Preferred materials for the packaging box and tray include cardboard, coated or uncoated, corrugated or non-corrugated, or similar wood fiber, or layered paper-like material either of solid or hollow design. The material of may be of continuous or discontinuous design, for example, sheet-like or net-like, and may optionally be fiber reinforced. Other combinations of useful materials include but are not limited to recycled or virgin plastics such as, polyester, polyvinylchloride, polyolefins, biaxially oriented polypropylene, or similar materials. Other materials such as textile fabric or thin gauge lightweight metal, or foamed material, air cushioned or any reasonably stiff or board-like material may be employed.

In another aspect, a simplified packaging employs an appropriate gauge material of shrink or stretch or other means to contain a stack of specialty shingles. Stacks of specialty shingles are placed on a support form, for example, a triangularly shaped form having an inverted V-shape. A stretch wrap or shrink wrap is applied to constrain the stack of shingles on its support form. An optional carrying handle is attached to the stacked bundle. In another aspect, a metal or plastic band is used to constrain the stack of specialty shingles in a bundle on the support form. This aspect further reduces packaging material consumption and could be done with one or more stackable units together and without other materials such as cardboard, etc. while using a shaped triangular form underneath to maintain the product inverted V shape. Installation instructions, photographs or other marketing information could be added to the wrap film. Film color could be employed to differentiate between wrapped product types. In some aspects, this invention employs a tray on the bottom as described above and in more detail below. Palletization of the packages of this embodiment optionally include a custom slip sheet or insert between layers of a stack having inverted V-shape structures to match in a stackable/lockable location for multilayered integrity of the stacked pallet.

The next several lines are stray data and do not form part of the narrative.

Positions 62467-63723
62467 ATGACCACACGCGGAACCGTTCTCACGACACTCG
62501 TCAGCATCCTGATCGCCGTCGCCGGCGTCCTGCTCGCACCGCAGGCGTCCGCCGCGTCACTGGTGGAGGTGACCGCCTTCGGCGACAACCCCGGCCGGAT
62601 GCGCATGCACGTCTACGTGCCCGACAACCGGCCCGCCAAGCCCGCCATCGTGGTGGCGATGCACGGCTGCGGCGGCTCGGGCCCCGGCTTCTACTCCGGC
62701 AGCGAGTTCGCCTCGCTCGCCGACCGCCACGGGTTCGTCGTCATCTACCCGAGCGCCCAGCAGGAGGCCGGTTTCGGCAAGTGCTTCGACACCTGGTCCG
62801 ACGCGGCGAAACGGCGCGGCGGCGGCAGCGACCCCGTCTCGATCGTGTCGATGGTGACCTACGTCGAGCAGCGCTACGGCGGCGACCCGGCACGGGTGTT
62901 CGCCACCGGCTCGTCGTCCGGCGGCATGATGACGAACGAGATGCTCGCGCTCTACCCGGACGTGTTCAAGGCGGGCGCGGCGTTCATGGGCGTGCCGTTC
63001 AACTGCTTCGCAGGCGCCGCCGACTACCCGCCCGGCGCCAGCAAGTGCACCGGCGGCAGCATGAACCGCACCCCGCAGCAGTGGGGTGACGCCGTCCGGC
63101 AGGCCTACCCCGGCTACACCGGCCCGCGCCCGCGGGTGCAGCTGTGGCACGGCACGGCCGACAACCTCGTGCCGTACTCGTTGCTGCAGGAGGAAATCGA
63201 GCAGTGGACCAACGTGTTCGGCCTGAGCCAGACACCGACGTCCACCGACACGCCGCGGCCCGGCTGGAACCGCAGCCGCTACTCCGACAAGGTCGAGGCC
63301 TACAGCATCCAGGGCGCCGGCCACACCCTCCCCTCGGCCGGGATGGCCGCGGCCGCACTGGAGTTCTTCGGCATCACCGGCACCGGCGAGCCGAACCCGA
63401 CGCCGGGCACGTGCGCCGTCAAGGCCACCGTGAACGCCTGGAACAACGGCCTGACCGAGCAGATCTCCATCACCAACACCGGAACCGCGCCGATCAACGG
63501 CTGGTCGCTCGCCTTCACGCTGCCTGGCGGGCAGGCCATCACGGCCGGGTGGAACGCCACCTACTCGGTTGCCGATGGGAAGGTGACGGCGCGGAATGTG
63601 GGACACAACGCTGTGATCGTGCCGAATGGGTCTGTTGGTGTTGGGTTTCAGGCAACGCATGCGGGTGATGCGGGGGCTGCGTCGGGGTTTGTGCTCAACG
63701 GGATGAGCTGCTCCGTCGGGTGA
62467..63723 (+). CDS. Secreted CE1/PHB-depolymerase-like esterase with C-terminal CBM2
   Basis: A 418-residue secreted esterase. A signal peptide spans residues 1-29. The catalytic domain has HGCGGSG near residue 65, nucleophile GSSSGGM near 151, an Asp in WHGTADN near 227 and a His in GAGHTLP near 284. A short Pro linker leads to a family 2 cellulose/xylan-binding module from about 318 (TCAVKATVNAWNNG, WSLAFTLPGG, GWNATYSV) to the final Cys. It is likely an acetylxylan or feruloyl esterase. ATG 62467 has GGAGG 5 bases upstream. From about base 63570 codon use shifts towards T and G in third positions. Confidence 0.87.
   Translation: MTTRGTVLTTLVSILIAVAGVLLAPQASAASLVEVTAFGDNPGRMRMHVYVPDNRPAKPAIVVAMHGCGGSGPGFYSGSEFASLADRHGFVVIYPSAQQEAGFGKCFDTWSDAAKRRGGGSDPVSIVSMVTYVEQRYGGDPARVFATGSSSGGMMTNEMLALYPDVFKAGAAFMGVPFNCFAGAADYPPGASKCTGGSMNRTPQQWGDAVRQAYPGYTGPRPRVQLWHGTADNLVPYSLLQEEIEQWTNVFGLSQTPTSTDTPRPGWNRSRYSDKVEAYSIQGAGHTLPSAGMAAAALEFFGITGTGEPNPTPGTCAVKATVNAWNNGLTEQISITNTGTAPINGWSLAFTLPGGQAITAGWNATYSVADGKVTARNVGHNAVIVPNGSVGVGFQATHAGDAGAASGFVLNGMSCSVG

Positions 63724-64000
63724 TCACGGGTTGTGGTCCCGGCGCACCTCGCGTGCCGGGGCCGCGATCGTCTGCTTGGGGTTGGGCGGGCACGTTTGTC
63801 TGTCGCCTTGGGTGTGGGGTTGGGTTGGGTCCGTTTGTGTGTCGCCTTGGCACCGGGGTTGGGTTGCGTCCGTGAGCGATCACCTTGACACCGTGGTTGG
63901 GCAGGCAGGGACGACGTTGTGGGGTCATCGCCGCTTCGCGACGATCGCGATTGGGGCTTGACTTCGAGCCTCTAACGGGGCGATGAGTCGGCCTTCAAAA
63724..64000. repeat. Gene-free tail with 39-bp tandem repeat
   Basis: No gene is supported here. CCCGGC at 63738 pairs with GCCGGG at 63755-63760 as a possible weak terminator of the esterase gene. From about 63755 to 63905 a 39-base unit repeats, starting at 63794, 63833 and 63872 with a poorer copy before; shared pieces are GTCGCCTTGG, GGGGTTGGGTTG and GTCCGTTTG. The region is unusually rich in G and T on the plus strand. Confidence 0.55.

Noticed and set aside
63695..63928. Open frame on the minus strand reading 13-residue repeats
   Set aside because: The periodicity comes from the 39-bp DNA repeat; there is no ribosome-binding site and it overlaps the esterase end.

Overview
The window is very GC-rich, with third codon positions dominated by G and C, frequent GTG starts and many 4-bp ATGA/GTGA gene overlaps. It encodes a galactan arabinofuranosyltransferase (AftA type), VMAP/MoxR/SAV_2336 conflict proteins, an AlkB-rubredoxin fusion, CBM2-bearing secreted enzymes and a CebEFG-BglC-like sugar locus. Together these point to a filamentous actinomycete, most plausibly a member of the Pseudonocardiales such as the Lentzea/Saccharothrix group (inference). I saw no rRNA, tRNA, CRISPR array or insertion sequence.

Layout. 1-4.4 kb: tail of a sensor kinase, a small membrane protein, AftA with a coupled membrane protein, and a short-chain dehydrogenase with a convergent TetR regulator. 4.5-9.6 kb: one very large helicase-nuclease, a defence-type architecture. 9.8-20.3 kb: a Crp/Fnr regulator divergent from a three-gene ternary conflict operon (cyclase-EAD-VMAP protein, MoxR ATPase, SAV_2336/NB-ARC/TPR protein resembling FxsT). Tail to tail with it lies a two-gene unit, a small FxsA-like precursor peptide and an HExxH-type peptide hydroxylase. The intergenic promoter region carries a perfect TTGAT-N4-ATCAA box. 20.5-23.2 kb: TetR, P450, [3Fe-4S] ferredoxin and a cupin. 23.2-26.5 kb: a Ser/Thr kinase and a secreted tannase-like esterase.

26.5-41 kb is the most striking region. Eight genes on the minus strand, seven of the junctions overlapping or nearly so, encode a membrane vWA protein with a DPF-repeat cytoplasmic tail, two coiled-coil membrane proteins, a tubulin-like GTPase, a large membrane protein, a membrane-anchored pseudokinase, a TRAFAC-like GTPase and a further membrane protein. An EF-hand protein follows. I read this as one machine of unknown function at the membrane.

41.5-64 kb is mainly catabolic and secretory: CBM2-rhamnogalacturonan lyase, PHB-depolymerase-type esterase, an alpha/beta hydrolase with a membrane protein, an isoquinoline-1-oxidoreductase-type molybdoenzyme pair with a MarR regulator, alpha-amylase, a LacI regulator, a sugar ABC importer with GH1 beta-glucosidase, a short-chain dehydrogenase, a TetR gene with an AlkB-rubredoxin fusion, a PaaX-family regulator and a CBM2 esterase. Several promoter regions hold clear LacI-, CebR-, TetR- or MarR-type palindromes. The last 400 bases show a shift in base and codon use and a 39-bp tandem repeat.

Other objects, aspects, and advantages of the present invention will be readily apparent from a reading of the following brief descriptions of the drawing figures, the detailed descriptions of the preferred embodiments, and the appended claims.

BRIEF DESCRIPTIONS OF THE DRAWING FIGURES

The following detailed description of the invention will be better understood when read in conjunction with the appended drawings. The accompanying drawings are not necessarily to scale, and sizes of various elements can be distorted for clarity. It should be understood that the invention is not limited to the precise arrangements and instrumentalities shown.

FIGS. 1a and 1b show perspective views of a package of specialty shingles according to embodiments of the present invention.

FIGS. 2a and 2b show end and side views, respectively, of a package of specialty shingles according to an embodiment of the present invention.

FIG. 2c shows a plan view of unassembled packaging of the invention shown in FIG. 2a.

FIGS. 2d and 2e show end and side views, respectively, of a package of specialty shingles of FIGS. 2a and 2b, including a tension strap.

FIGS. 2f and 2g show end and side views, respectively, of a package of specialty shingles of FIGS. 2a and 2b, including a plastic wrap.

FIGS. 3a and 3b show end and side views, respectively, of a package of specialty shingles according to another embodiment of the present invention.

FIGS. 3c and 3d show end and side views, respectively, of a package of specialty shingles of FIGS. 3a and 3b, including a plastic wrap.

FIGS. 4a, 4b, and 4c show end, side, and top views, respectively, of a package of specialty shingles according to another embodiment of the present invention.

FIGS. 4d, 4e, and 4f show end, side and top views, respectively, of a package of specialty shingles of FIGS. 4a, 4b, and 4c, including a tension strap.

FIGS. 4g, 4h, and 4i show end, side and top views, respectively, of a package of specialty shingles of FIGS. 4a, 4b, and 4c, including a plastic wrap.